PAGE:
As global temperatures rise, warmer air and oceans are expected to fuel stronger hurricanes, with dangerous consequences.
Recognizing the risks to development posed by climate change and lessons learned on integrating environmental governance and peacebuilding, implementation of Liberia’s National Adaptation Plan (NAP) with cooperation from climate finance institutions offers an opportunity to plan and create an environment for sustainable peace, explains Jonathan Rozen.
Sustaining peace in Kenya’s Kajiado County requires looking beyond climate change and recognizing the role of land privatization in pastoralists’ vulnerability. Author Jonathan Rozen illustrates how climate change acts as a threat multiplier, exacerbating challenges such as economic precariousness, water shortage and violent land disputes.
In his speech at COP22, U.S. State Secretary John Kerry highlighted that "there’s nothing partisan about climate change for the world scientists who are near unanimous in their conclusion that climate change is real, it is happening, human beings for the most part are causing it, and we will have increasing catastrophic impacts on our way of life if we don’t take the dramatic steps necessary to reduce the carbon footprint of our civilization." At COP23 in November 2017, he wants to attend as "Citizen Kerry".
While natural resource development can generate economic success, it can also increase the likelihood of conflict, particularly in Africa. Ongoing violence in Nigeria’s oil-rich Niger Delta is a good example of the so-called “resource curse” in action. In response, African governments continue to grapple with how best to use their resource endowments to foster both economic opportunity and peace. At a time of much soul-searching for the United Nations, there is a unique opportunity to put responsible and effective resource development at the heart of African peacebuilding. But how might local communities take greater ownership of these processes?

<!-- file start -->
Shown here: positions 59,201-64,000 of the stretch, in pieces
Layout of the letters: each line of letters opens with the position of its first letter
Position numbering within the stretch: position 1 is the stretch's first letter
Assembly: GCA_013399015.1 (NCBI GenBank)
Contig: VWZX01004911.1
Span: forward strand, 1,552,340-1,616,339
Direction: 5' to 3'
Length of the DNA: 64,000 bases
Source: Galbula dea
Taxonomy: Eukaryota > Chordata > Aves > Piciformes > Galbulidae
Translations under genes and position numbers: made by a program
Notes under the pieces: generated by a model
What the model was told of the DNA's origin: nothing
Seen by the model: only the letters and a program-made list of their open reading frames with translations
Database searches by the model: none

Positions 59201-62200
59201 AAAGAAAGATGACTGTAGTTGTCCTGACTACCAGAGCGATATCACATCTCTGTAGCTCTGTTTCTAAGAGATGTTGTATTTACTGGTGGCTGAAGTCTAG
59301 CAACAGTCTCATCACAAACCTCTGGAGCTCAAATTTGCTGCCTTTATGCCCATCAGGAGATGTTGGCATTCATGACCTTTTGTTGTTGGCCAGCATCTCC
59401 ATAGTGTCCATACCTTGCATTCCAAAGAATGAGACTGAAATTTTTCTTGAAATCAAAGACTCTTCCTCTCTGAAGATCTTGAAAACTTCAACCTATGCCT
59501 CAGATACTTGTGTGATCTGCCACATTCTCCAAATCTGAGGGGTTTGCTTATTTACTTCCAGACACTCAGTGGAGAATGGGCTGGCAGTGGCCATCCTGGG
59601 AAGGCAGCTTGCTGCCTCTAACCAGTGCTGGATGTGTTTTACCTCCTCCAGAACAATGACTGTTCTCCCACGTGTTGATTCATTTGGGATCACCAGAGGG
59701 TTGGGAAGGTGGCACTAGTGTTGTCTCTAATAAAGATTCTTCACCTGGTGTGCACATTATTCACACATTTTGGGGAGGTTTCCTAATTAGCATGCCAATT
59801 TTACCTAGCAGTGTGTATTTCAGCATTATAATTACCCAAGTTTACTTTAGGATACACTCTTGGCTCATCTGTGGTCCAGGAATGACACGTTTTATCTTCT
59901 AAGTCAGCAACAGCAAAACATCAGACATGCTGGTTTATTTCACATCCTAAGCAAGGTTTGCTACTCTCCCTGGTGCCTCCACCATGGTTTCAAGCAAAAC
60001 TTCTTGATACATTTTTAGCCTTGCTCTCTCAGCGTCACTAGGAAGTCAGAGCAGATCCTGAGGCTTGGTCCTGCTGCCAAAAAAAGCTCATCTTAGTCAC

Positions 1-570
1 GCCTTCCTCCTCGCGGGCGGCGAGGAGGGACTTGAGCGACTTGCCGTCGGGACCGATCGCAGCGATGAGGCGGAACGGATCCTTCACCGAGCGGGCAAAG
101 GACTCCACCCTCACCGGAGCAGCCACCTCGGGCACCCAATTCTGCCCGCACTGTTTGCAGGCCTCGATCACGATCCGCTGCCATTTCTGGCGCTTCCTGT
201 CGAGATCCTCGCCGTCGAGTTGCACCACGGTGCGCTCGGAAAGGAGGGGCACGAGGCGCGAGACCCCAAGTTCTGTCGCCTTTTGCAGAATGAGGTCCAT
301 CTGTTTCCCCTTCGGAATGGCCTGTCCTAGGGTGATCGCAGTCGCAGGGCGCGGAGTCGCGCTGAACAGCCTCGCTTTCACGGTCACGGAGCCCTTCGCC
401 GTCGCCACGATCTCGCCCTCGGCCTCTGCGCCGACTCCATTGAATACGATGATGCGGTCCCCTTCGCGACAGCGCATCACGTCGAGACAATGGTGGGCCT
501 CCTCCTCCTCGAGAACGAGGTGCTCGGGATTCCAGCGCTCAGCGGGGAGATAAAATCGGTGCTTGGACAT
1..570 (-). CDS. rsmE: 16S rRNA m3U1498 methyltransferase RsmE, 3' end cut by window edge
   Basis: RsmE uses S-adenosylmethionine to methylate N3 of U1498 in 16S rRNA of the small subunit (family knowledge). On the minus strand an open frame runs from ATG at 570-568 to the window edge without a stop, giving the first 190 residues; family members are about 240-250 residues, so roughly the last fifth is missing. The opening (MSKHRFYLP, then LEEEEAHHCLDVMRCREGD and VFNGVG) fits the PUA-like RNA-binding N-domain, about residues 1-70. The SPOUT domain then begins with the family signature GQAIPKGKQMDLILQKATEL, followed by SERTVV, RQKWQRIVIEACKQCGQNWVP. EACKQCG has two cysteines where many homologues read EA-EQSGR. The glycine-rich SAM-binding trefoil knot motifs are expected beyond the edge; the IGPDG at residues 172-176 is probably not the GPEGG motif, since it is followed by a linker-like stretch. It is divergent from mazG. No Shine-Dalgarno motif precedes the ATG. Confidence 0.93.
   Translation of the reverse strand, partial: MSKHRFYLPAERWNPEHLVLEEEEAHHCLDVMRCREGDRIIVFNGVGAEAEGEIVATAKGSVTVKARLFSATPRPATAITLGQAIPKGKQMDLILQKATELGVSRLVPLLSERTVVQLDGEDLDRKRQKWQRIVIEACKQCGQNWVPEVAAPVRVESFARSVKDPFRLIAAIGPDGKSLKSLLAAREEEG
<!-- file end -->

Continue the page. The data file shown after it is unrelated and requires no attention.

Source: IRIN News
YENAGOA, 4 Jun 2006 (IRIN) - Eight foreign oil workers abducted by gunmen from an offshore rig in Nigeria were freed by their captors on Sunday, Nigerian authorities said.
Source: Enough Project
By Jonathan Hutson
The National Security Adviser (NSA), Col. Sambo Dasuki (rtd), Tuesday blamed the widespread insecurity in different parts of the country on the phenomenon of climate change.
The remarkable silence of this year's presidential candidates on the issue of global warming was all the more notable during Monday's debate on foreign policy.
5 July 2012 - More than half of Liberia's forests have been granted to logging firms, bypassing environmental laws and with few benefits to the people